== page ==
AUSTRALIA’S SECRET PLANS TO OUST SA FROM SUPER RUGBY REJECTED BY NEW ZEALAND

CAPE TOWN – The Australian Rugby Union (ARU), on Tuesday, admitted that they had put forward a proposal to their counterparts in New Zealand to form a new version of Super Rugby which excluded SA, which was in turn rejected by the New Zealand union, in favour of maintaining ties with SA.

In Australia, statistics for matches which involve SA have shown that crowds are down, while television matches from SA have had lower audiences, mainly due to the time difference.

Rob Nichol, head of the New Zealand Players’ Association, came out strongly in favour of maintaining a healthy relationship with SA Rugby, both in terms of provincial/franchise and international competition.

He said that Super Rugby gave excellent experience to young NZ players who had aspirations of representing the All Blacks. Apart from financial benefit, the historical link between the two traditional rivals was important to preserve and continue, he said.
He added: “The players enjoy the challenge of having to go to Africa and perform and that’s been historically the case since Super Rugby started.

“In addition, while our international players and All Blacks in particular have to do a lot of travel, and towards the end of the year that becomes quite a challenge… a vast majority of our players really look forward to getting on the road with their team.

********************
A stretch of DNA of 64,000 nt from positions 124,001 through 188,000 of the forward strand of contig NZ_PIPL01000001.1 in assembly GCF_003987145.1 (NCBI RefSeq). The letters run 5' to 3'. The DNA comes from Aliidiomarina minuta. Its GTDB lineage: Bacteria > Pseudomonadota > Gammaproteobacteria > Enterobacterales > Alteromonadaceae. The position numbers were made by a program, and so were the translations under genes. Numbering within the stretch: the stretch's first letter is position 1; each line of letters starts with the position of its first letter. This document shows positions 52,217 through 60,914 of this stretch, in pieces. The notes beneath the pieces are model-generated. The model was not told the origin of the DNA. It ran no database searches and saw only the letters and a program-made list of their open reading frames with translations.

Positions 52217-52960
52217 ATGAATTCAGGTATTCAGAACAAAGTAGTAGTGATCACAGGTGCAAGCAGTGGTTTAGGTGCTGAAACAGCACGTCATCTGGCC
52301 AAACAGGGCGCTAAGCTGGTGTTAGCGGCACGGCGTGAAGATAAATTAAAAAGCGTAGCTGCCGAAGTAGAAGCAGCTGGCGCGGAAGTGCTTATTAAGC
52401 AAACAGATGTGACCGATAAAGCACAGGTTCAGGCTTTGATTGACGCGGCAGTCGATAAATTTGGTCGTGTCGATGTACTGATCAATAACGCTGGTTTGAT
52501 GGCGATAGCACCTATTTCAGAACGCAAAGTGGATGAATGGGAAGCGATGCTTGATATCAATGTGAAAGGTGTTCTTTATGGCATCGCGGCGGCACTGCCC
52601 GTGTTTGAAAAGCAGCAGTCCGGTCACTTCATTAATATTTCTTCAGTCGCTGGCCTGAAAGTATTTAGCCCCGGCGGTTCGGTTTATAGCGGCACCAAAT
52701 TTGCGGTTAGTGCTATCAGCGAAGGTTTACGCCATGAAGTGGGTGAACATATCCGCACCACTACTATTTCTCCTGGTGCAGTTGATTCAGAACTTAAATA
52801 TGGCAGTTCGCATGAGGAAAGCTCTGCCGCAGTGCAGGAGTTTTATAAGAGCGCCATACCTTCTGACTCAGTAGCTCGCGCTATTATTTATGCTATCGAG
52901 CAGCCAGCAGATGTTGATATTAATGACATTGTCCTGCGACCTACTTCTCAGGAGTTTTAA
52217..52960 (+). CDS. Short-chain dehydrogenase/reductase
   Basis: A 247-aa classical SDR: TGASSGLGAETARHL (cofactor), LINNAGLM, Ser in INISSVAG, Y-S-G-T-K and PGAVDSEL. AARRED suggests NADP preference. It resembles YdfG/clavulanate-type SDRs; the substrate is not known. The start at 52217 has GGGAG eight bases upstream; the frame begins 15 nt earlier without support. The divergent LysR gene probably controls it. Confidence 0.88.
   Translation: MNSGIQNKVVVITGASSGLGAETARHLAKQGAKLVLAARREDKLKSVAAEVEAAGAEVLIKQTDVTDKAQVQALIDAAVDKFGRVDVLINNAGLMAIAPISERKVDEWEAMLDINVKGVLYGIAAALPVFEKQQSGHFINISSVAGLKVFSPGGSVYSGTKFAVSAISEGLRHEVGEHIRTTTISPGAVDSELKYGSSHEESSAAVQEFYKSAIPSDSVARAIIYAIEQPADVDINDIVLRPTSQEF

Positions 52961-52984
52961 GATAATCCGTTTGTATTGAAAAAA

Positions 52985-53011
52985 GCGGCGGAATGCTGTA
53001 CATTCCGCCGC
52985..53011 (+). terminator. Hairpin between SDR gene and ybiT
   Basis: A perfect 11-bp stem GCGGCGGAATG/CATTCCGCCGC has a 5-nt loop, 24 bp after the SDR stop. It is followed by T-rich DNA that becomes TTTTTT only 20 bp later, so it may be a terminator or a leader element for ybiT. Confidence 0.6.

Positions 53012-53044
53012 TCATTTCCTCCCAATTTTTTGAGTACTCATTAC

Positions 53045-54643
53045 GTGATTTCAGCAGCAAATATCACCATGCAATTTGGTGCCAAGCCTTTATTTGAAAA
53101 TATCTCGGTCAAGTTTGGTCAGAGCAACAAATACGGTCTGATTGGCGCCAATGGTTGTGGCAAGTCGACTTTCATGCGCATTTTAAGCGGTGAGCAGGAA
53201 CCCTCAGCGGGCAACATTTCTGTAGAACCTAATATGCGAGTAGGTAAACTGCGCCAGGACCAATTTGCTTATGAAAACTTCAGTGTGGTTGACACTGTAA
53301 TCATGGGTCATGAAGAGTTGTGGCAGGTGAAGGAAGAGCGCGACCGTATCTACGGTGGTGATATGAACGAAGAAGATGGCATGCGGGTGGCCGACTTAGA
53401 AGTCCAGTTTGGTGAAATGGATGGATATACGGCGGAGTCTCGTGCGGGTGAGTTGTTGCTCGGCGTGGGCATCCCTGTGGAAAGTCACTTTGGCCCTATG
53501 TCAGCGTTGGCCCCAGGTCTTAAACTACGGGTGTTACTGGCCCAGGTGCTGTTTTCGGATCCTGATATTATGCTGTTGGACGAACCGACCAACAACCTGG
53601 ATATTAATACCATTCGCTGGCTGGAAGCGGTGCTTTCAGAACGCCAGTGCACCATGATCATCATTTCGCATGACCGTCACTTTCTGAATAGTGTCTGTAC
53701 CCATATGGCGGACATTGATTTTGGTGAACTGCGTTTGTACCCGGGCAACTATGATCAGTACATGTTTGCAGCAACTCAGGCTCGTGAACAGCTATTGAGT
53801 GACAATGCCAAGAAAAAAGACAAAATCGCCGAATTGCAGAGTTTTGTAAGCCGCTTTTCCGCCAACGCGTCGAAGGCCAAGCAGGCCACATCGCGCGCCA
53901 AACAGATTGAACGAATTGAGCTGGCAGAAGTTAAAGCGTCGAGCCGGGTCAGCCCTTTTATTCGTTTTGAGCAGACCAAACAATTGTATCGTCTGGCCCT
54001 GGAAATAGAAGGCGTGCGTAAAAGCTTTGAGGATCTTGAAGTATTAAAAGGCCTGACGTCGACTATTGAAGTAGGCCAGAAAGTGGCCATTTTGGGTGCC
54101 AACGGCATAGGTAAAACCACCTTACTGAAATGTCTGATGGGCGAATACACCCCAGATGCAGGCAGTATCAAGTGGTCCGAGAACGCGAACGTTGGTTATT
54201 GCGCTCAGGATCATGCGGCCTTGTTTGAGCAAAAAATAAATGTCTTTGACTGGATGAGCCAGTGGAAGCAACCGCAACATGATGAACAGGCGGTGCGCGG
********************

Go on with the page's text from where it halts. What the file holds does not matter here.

“That combined with the history of our relationship with South Africa… means we’re very keen to keep playing against South Africa.”

The new model of Super Rugby, as confirmed by SANZAAR (SA, New Zealand, Australia and Argentina Rugby) on Sunday, contains 15 teams in three conferences. This promises to be more player- and fan-friendly, with a greater emphasis on the the stronger teams in the competition rising to the top, to earn a place in the playoffs.

The three conference winners will qualify for a home quarter-final, with the next five places awarded according to position on the log.

Nichol said: “It’s not perfect but it’s a competition format that I believe will see the best eight teams in the finals.

“They may not be in the order they should be because each conference winner is going to get a home quarter-final as of right.. but it certainly presents a better balance than what we have at the moment with the 18-team competition.

“In terms of strength I think there’s a lot of work to be done around the Japanese team (Sunwolves), given the amount of travel they do and the player base they’re selecting from, so I think Sanzaar has to put a massive amount of effort in there.

“In respect to Argentina (Jaguares), they came into this competition promising that they would do a number of things and they’ve delivered – they have contracted their players back from Europe, they are fielding a very competitive team, and they are getting better over time, so a big tick for Argentina and their involvement.”

  • African News Agency/Independent Online
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